Horse-drawn carriages in Rome may soon be a thing of the past, as new welfare guidelines are introduced.

Carriages will be confined to parks during weekdays and replaced by electrically powered vintage cars in the centre during the week.

“The plight of horses drawing carriages in polluted and crowded streets had become a scandal leading to the deaths of several animals among the 90 employed in the trade.

“The time has come to abolish this anachronism,” deputy minister for Italian tourism Michaela Vittoria Brambilla told The Times newspaper.

Concerns arose last year following the euthanasia of a horse that fell and broke its leg after being grazed by a lorry.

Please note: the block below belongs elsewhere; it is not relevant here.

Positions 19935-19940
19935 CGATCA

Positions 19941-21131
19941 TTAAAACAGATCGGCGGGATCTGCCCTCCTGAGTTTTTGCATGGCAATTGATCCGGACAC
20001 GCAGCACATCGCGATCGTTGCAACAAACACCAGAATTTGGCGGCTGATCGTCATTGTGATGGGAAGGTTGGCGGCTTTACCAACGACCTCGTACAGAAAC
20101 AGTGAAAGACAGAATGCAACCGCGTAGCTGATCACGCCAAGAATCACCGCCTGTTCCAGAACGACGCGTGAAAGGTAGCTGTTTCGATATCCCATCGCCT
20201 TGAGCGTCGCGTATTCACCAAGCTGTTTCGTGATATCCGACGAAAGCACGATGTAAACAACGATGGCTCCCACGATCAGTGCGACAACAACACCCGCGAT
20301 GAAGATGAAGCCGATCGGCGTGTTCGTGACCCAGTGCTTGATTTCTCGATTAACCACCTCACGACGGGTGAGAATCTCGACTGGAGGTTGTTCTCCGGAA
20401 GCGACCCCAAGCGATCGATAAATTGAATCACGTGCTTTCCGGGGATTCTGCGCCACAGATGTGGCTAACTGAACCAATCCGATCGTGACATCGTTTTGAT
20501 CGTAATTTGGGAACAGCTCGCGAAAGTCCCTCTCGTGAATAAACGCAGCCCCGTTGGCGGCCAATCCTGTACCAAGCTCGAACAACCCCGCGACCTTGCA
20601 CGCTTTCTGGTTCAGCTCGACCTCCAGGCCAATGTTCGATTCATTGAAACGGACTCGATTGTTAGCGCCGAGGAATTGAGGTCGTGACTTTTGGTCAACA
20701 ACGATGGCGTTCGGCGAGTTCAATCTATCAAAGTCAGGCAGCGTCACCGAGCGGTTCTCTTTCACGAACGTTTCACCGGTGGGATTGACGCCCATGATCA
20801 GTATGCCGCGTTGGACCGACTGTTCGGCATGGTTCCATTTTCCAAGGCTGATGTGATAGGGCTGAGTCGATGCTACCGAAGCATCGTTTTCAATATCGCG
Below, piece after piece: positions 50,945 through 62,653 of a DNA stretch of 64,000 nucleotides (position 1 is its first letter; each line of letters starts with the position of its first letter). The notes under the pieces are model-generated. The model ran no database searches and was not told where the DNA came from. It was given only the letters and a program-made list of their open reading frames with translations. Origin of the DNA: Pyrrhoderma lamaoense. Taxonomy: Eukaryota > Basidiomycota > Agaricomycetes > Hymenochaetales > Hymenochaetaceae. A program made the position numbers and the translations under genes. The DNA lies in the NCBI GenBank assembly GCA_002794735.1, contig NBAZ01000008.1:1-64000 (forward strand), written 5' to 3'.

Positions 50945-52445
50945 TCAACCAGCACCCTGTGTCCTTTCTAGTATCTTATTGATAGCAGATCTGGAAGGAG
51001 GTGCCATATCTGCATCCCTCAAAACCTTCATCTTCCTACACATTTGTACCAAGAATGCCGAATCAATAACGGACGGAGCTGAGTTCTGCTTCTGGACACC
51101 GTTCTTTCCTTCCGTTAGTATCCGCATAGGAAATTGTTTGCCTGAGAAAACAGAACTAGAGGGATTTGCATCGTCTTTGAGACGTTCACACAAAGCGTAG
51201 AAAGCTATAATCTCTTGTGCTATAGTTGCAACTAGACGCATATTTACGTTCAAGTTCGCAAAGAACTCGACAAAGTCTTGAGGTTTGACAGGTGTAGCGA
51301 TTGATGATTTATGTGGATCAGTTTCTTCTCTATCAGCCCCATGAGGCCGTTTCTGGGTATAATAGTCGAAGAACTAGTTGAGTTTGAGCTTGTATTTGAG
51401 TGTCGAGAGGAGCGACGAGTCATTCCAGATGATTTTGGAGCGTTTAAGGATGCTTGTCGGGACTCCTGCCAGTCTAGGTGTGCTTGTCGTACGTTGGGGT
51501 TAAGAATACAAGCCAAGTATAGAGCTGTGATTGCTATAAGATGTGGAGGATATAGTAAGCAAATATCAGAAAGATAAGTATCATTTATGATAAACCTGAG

The guidelines, expected to take effect in 20 days, will allow the horses to have sheltered breaks, where they will receive food and water.

Coachmen will be forced to register the horses’ working hours and compliance will be monitored via microchips implanted under the horses’ skin.

But activists are calling for a ban, still claiming this is not enough — as horses will continue to stand in traffic jams under the heavy sun.

New York’s Central Park is also under scrutiny after an animal rights protest group claim the noise and other distractions of the city are harmful to the horses’ health.

Legislation was recently introduced in the New York City Council to end the rides, however carriage drivers have rejected the criticism saying 400 jobs would be lost.